• Screen readers for the visually impaired. I'm amazed (my evil twin has told me all about it) how many people rely on screen readers to read email, web pages and everything else on a computer. The colors would either be lost altogether or would add a lot of extra time to the reading ("white a blue x squared").
• Copying. Even if the journal is published in color, someone might make a photocopy (yes, an actual photocopy, not a print from a PDF!) and that will very often be only (or default) in black and white.
• Readability. In addition to true color blindness, color text can be harder to read on paper than black text simply because it has lower contrast.
• Re color printers for "not much more than the cost of the ink cartridges", it's often less. And for many of us, the cartridges dry up long before they run out of ink. Oct 4 at 15:55

If you are trying to publish in a journal which has printed issues, you will (at best) eventually run into the problem that these (even ones which normally have no publication charge, which is pretty much all the ones in my field) typically impose a significant charge for every page which needs to appear in colour. Normally that might just be one page with a particular diagram, but in your case it sounds like it will be most of the pages, and there's no way for you to argue that colour printing isn't really necessary.

However, I very much doubt it will get to that stage, for the excellent reason Alexander Woo gives. I can't print in colour at work, and I doubt that's unusual. That means I wouldn't review your paper, since I always make notes on a printed copy when reviewing. And the editor might veto this idea even before trying to find reviewers, since readers will want to print.

Since your profile avatar mentions physics as an interest of you, I assume you either possess, or know someone with working knowledge of LaTeX. (If not yet, learnlatex.org is an entry, and tex.stackexchange worth a subscription.)

If so, you may consider underbraces, e.g.

which define the terms contributing to the global function in mind. In the paper/poster/presentation, you may focus on each of them on a one-by-one basis (minima/maxima/symmetry and other peculiarities). If the equation spans into a second column, you equally may split the equations over multiple lines, too.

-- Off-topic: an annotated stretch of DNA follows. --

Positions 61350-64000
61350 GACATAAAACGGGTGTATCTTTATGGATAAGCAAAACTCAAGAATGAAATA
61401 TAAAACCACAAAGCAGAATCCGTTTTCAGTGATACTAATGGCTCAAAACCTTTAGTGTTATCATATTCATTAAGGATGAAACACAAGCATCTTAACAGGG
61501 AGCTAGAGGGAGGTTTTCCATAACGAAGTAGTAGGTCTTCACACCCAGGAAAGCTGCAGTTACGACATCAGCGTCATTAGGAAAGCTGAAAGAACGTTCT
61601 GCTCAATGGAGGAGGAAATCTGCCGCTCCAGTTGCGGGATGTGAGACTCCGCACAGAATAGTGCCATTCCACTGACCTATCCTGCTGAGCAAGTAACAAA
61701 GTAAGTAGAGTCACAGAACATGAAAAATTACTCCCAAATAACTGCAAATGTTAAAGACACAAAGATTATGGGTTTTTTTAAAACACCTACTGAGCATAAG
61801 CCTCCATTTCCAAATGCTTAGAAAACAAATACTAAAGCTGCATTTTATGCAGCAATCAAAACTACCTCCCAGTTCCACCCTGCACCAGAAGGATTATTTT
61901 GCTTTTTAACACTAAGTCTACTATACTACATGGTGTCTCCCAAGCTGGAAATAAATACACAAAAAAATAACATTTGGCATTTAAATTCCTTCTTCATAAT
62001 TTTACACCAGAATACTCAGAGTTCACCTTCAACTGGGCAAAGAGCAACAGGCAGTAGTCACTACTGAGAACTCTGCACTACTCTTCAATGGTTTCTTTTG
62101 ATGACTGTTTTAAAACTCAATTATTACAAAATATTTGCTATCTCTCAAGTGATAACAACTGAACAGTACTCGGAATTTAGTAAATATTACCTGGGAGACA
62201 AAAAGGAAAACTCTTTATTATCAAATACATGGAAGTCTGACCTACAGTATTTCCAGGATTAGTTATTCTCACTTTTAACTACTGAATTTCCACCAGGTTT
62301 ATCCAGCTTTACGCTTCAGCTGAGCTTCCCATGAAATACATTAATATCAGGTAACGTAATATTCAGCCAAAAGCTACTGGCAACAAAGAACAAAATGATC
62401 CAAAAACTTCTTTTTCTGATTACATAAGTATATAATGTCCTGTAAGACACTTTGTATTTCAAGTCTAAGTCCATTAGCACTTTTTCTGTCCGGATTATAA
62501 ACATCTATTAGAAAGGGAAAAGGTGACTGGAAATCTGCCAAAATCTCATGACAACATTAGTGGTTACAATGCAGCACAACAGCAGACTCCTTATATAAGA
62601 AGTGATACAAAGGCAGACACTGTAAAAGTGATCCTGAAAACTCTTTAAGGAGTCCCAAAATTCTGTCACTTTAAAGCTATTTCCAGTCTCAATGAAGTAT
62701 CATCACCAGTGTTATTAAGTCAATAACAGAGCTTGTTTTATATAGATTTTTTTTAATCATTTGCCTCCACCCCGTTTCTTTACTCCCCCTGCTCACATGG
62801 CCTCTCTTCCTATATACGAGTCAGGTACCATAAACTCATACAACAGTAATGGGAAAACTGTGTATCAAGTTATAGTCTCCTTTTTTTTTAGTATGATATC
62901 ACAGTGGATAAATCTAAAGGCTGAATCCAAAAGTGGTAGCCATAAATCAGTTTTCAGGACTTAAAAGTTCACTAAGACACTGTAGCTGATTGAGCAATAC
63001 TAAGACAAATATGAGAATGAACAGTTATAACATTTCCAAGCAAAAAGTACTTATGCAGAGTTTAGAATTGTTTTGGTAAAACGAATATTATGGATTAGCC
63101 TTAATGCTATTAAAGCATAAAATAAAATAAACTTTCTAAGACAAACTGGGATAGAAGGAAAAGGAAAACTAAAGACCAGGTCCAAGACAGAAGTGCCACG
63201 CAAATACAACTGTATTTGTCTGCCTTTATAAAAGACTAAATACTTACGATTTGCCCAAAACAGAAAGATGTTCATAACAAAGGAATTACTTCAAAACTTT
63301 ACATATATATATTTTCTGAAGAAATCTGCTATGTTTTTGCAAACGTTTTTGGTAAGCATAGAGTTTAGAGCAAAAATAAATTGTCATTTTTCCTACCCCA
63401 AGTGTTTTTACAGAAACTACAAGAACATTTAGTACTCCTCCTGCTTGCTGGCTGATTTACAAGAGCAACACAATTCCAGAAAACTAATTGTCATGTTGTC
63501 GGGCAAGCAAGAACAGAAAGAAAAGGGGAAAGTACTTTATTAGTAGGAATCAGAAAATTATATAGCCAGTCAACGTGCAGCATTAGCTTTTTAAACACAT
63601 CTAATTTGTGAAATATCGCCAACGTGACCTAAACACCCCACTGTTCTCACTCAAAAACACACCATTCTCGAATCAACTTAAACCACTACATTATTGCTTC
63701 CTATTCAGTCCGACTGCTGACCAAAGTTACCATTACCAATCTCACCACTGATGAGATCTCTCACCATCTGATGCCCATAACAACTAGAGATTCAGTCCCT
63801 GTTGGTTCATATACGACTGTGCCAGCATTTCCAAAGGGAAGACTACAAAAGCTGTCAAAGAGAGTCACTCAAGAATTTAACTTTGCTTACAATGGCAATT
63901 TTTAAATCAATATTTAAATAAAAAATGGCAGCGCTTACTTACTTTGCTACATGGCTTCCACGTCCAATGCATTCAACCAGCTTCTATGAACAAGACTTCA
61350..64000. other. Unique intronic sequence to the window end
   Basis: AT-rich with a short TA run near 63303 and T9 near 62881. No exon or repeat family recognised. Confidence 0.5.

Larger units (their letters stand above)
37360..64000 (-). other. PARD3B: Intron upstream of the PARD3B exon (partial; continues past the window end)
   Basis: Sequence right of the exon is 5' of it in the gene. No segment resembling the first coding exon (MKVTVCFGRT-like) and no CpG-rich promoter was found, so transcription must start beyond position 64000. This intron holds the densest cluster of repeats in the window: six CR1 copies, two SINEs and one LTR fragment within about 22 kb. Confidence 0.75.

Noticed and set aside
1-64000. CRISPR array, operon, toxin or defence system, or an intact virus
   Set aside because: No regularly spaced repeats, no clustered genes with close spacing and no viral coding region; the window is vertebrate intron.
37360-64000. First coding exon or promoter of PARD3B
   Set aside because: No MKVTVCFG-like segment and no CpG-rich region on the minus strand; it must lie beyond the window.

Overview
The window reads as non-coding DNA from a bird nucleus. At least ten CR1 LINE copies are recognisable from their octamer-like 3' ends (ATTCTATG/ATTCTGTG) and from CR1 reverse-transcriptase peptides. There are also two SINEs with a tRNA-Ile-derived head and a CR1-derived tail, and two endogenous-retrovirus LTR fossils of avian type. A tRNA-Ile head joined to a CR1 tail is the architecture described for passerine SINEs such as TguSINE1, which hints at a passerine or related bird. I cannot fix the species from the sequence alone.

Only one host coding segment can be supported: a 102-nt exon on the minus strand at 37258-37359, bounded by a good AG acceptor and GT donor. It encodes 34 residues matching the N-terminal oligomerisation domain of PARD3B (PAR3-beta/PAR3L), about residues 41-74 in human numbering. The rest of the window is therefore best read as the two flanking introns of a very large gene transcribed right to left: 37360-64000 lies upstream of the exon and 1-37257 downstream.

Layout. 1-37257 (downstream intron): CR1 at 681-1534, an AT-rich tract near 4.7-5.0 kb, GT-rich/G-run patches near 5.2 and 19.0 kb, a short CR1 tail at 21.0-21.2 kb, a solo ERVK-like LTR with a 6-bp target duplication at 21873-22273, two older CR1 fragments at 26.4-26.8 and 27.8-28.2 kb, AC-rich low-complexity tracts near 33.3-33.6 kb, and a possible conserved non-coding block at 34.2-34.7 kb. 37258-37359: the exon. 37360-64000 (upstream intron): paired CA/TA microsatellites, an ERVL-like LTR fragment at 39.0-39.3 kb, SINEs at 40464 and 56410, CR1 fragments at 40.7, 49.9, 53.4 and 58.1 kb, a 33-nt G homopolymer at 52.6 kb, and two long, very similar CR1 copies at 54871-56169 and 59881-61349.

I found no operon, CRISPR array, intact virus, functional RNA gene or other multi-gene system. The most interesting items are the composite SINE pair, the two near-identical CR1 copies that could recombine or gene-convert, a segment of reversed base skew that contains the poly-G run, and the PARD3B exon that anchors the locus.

The MWE of above was generated on latex2png.com (no affiliation, your TeX editor of choice likely equally offers a .tex to .png/.pdf conversion) with this snippet:

%
% syntax of an underbrace:  \underbrace{content to underbrace}_{underbrace label}
%
i\hbar \frac{\partial \Psi}{\partial t} = - \frac{\hbar^2}{2} \bigg(%
%
\underbrace{\frac{1}{m} \left( \frac{\partial^2 \Psi}{\partial x^2} + \frac{\partial^2 \Psi}{\partial x^2} + \frac{\partial^2 \Psi}{\partial x^2}\right)}_{\text{contribution a}} + %
%
\underbrace{\frac{1}{m} \left( \frac{\partial^2 \Psi}{\partial x^2} + \frac{\partial^2 \Psi}{\partial x^2} + \frac{\partial^2 \Psi}{\partial x^2}\right)}_{\text{contribution b}} + %
%
\underbrace{\frac{1}{m} \left( \frac{\partial^2 \Psi}{\partial x^2} + \frac{\partial^2 \Psi}{\partial x^2} + \frac{\partial^2 \Psi}{\partial x^2}\right)}_{\text{contribution c}}  %
%
\bigg)
%
%
+ V_1\Psi + V_2\Psi + V_3\Psi


You should not "get away with" anything while trying to publish your work. You comply with the rules/guidelines, and everyone will be happy. Less headache for everyone (you, the editor, the publisher, the readers) - there's already a lot of headache in publishing a paper.

"Could I use color...", yes you could, in theory, depending on the rules imposed by your publisher. But you probably shouldn't. The guidelines are there for their reasons. In some conferences or journals I sent papers too, they even highlighted that I couldn't/shouldn't use/rely on colors in my charts, let alone for the text content (like the variables). Instead of using red column, blue column, etc. which is discouraged, they suggest using texture patterns to fill the columns. The extensive use of (verbose) description using colors in the Figure captions or in the text body is also frowned upon: e.g. "we can see that the red line diverges significantly lower from the blue and green lines", instead use markers on chart lines, and the legends in the chart should be sufficient enough (a picture is worth a thousand words, no?).

If it helps to convey meaning and the advantages outweigh the disadvantages mentioned in the other answers, do it.

The answers make some good points about the usage in your example, but I honestly think that using color in equations is a good idea. Inventing new notation to declutter equations has certainly been done before. I think color could really help make complex equations easier to understand. The common use of color for syntax highlighting for programming languages supports this idea.

Honestly, I can't believe the most highly voted answer makes the argument that people won't be able to distinguish it if they print it out in black and white. Literature from recent years is full of images and graphs that are useless in black and white. For instance, I see a lot of biology papers that include fluorescence microscopy images like this:

Fluorescence microscopy image from Slater et al. (CC BY 1.0) https://doi.org/10.1371/journal.pmed.0040164

You won't get much out of an image like that in monochrome. In the graph below from a recent PLOS ONE paper, color and shape both carry distinct meanings, so you won't be to get all of the information in the plot without color: